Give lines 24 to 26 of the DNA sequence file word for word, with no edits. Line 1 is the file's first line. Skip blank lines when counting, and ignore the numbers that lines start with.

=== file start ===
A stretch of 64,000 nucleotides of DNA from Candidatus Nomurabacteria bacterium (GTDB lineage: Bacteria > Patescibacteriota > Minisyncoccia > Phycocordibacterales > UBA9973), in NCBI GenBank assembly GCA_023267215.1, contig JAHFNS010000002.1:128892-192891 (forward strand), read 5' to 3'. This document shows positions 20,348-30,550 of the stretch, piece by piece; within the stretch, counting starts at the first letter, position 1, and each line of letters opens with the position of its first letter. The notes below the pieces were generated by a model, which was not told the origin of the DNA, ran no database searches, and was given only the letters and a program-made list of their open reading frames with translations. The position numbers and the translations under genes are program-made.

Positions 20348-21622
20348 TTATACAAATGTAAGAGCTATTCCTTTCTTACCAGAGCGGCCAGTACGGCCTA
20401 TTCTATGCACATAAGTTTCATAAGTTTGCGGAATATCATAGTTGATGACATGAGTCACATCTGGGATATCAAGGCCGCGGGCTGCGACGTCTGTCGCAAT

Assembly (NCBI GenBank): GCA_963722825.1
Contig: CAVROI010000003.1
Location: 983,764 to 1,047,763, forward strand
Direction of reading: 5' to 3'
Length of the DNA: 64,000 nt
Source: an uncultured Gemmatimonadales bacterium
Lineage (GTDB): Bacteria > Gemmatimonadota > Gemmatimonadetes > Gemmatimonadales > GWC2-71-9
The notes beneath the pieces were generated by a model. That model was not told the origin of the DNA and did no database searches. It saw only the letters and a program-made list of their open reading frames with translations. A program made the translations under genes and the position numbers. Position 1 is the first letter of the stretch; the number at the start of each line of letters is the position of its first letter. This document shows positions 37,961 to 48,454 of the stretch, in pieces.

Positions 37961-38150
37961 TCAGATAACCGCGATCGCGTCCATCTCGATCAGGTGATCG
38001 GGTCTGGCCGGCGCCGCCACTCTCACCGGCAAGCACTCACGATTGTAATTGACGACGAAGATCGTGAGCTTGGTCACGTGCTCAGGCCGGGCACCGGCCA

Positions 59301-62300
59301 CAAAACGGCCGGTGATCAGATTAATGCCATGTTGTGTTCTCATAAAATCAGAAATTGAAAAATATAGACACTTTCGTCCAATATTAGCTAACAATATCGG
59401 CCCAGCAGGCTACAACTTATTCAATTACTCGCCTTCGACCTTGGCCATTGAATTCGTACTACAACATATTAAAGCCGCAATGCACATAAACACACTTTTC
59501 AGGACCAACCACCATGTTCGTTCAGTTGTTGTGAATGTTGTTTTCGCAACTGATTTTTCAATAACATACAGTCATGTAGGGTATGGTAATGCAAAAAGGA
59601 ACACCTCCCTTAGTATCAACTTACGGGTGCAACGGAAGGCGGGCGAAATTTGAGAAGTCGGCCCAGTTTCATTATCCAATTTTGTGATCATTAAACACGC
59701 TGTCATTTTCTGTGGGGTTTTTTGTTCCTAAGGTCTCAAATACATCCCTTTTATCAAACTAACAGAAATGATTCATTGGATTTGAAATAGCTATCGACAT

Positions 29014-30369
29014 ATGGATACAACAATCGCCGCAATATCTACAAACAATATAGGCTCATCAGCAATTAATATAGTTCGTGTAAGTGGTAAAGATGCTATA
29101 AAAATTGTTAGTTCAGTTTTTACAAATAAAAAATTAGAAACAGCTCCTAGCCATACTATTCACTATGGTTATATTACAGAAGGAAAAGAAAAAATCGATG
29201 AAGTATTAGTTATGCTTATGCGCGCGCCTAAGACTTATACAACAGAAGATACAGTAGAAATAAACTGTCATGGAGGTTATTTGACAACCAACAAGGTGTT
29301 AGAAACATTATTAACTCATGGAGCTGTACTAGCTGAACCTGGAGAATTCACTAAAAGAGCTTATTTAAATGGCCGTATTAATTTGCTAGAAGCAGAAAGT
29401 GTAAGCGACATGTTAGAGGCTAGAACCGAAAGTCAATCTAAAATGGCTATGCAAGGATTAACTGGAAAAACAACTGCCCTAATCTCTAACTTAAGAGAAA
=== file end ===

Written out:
29101 AAAATTGTTAGTTCAGTTTTTACAAATAAAAAATTAGAAACAGCTCCTAGCCATACTATTCACTATGGTTATATTACAGAAGGAAAAGAAAAAATCGATG
29201 AAGTATTAGTTATGCTTATGCGCGCGCCTAAGACTTATACAACAGAAGATACAGTAGAAATAAACTGTCATGGAGGTTATTTGACAACCAACAAGGTGTT
29301 AGAAACATTATTAACTCATGGAGCTGTACTAGCTGAACCTGGAGAATTCACTAAAAGAGCTTATTTAAATGGCCGTATTAATTTGCTAGAAGCAGAAAGT